• neuroendocrine;
  • pancreas;
  • surgery;
  • prognostication


Background:  A number of prognostically relevant clinicopathological variables have been proposed for pancreatic neuroendocrine neoplasms. However, a standardized prognostication system has yet to be established for patients undergoing potentially curative tumour resection.

Methods:  We examined a prospectively maintained, single-institution database to identify patients who underwent potentially curative resection of non-metastatic primary pancreatic neuroendocrine neoplasms. Patient, operative and pathological characteristics were analysed to identify variables associated with disease-specific and disease-free survival.

Results:  Between 1991 and 2007, 43 patients met inclusion criteria. After a median follow-up of 68 months, 5-year disease-specific survival was 94% and 5-year disease-free survival was 72%. Tumours sized ≥5 cm and vascular invasion were associated with worse disease-specific survival. Tumours sized ≥5 cm, nodal metastases, positive resection margins and perineural invasion were associated with worse disease-free survival. A scoring system consisting of tumour size ≥5 cm, histological grade, nodal metastases and resection margin positivity (SGNM) permitted stratification of disease-specific (P= 0.006) and disease-free (P= 0.0004) survival. This proposed scoring system demonstrated excellent discrimination of individual disease-specific and disease-free survival outcomes as reflected by concordance indices of 0.814 and 0.794, respectively.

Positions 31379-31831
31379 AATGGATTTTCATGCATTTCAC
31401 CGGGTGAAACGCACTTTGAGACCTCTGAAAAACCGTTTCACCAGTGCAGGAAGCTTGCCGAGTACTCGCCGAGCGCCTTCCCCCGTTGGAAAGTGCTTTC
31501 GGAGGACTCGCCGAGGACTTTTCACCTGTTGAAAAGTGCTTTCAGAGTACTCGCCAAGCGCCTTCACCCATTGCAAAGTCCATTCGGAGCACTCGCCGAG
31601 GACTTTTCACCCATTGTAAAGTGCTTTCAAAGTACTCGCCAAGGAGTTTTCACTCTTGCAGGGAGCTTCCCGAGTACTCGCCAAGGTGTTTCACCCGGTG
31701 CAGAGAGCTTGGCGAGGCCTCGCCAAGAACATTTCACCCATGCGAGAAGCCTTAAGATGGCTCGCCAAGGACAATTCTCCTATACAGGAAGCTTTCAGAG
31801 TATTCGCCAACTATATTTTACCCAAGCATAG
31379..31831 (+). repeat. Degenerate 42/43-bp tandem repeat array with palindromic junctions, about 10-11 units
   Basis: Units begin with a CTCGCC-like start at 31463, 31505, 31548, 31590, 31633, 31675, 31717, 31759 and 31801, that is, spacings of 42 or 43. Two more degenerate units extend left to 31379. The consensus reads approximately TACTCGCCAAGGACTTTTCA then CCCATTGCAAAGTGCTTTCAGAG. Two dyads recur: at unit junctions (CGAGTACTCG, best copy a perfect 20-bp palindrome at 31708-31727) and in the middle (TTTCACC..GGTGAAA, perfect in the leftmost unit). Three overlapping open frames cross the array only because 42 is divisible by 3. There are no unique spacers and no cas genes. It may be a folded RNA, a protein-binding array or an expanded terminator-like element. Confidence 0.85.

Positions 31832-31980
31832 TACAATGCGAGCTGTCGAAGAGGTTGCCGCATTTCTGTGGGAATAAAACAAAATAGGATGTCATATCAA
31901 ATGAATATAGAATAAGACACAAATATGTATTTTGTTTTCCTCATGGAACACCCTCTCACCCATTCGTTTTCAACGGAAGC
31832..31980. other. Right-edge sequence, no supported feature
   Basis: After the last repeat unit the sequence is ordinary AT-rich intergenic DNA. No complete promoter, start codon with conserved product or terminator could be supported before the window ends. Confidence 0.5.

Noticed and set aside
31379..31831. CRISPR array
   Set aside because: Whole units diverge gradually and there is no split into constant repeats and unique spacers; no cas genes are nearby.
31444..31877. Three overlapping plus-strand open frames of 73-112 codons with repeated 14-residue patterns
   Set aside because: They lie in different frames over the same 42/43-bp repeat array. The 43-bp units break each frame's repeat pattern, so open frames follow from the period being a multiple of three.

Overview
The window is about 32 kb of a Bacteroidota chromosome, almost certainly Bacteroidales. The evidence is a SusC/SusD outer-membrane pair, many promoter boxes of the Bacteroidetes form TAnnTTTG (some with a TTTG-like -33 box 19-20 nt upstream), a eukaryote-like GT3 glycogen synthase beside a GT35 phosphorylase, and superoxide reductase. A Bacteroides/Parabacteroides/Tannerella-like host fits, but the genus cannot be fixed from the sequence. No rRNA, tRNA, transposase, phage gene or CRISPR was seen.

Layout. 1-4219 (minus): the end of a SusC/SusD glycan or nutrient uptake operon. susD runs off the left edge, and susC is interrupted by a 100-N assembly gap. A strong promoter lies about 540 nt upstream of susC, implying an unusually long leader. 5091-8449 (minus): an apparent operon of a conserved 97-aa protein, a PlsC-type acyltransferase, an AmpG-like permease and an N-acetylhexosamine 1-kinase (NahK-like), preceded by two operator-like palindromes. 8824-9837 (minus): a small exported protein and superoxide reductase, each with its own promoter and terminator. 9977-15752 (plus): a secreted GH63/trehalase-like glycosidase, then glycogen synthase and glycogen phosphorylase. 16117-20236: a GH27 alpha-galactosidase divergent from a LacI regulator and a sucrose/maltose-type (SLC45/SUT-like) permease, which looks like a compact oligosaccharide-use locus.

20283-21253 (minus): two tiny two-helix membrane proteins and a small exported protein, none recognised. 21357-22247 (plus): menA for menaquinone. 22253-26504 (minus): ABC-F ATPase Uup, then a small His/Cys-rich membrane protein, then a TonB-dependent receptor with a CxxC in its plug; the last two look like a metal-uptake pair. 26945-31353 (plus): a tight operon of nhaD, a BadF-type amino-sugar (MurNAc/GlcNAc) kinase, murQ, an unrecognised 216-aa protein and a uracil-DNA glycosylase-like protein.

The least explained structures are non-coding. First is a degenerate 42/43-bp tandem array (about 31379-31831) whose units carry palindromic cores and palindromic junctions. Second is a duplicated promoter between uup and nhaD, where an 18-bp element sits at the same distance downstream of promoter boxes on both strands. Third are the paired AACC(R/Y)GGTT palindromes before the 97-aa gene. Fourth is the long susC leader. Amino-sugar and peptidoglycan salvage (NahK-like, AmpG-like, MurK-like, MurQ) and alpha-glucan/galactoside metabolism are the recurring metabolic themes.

Conclusions:  A simple scoring system utilizing tumour size, histological grade, nodal metastases and resection margin status can be used to stratify outcomes in patients undergoing resection of primary pancreatic neuroendocrine neoplasms.